One of my clients recently asked about a medical reference database that it offers to subscribers in Arizona. The client’s online research tool provides its subscribers with access to a database of information about medical procedures and related services. The question was whether Arizona transaction privilege tax (sales tax) or use tax applies to the revenue received from these subscriptions.
In researching the question, I found an October 2015 review of an administrative law judge’s decision. The review summary (Case # 201400197-S) was issued by the Director of the Arizona Department of Revenue (Department) and directly addressed the taxability of subscription revenue derived from online databases. While these reviews don’t have the force or effect of law, they are heavily relied upon within the Department to decide matters of taxability.
The taxpayer addressed in the review offers subscribers access to its research library to browse information and run searches for a fee (paid subscription). The taxpayer had argued that it does not sell tangible personal property (TPP) through this portal and subscribers do not have exclusive use and/or control of the online database. The taxpayer claimed that it simply provides its subscribers with access to the online portal so they can complete research and analysis on various topics. Further, the subscribers are not permitted to store any of the research contained on the site on their personal computers.
The Department audited the taxpayer and determined that its subscription revenue was subject to tax as a personal property rental. The Director affirmed this determination, finding that the database is actually a lease of software that qualifies as TPP and that the users have exclusive control and use of the software because the taxpayer does not assist its subscribers at the time the use of the software occurs. In essence, the Director found that the activity was a taxable use of software for consideration.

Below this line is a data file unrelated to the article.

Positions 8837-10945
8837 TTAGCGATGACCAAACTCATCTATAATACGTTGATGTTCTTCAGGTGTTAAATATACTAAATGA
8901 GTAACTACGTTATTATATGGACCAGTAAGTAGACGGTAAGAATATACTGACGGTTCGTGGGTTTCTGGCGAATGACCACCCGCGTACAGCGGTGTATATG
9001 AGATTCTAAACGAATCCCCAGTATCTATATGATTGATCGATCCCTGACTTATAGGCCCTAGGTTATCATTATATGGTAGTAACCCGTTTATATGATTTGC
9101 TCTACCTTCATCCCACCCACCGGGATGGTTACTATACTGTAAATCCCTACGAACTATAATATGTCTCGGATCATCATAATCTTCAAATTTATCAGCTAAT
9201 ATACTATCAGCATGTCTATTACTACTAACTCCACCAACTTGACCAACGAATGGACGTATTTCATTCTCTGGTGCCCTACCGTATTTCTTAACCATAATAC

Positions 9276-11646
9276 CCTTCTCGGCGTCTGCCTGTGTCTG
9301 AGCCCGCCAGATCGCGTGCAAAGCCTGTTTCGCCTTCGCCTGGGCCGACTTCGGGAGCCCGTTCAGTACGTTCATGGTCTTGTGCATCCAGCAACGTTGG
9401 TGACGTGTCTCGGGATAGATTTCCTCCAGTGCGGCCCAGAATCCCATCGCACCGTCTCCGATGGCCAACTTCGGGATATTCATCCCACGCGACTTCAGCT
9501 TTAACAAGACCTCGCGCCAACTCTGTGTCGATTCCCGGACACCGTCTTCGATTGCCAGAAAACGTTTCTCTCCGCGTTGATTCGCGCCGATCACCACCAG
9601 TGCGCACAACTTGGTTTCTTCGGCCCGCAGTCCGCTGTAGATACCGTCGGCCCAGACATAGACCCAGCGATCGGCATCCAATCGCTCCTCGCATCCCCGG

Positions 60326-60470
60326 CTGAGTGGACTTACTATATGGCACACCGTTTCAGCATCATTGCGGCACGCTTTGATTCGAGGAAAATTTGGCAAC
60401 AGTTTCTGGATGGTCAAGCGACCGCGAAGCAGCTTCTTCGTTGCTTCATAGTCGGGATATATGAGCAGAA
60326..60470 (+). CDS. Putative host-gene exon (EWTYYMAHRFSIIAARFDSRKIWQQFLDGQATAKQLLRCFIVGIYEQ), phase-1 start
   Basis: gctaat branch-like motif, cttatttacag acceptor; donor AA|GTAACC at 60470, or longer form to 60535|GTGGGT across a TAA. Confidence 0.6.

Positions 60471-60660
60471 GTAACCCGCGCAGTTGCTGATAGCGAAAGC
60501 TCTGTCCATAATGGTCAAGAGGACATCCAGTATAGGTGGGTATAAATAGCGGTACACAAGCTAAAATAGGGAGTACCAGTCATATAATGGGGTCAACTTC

In the review, the Director cited a recent decision by the Colorado Court of Appeals (Ball Aerospace & Technologies Corp. v. City of Boulder), which found in a similar circumstance that subscribers purchase a right to access the database (software) and that such access is subject to tax.
On its face, the taxpayer’s offering appears to be a service, and since services are generally exempt from tax in Arizona, one would surmise that this offering would be exempt from tax as well. The Director’s review, however, found otherwise. Even though the website is presumably housed outside of the state, and even though the offering is not tangible in nature, the Director determined this seemingly exempt offering to be taxable.
This ruling could be either upheld or overturned should the taxpayer appeal it to Arizona’s State Board of Tax Appeals or pursue an action in the state’s Tax Court. The Director’s position may well be challenged at some point down the road.
Other recent “Medical Industry Tax” posts by James R. Dumler:
- Taxability of Orthotic Devices in California
- New Medical Equipment Tax Refund Opportunities in Missouri
- California Medical Marijuana Retailers: Tax Update & Exemption Rules
- Sales & Use Tax Refund Opportunities: Durable Medical Equipment
- Medical Equipment Tax Change Opens Door: CA Regulation 1591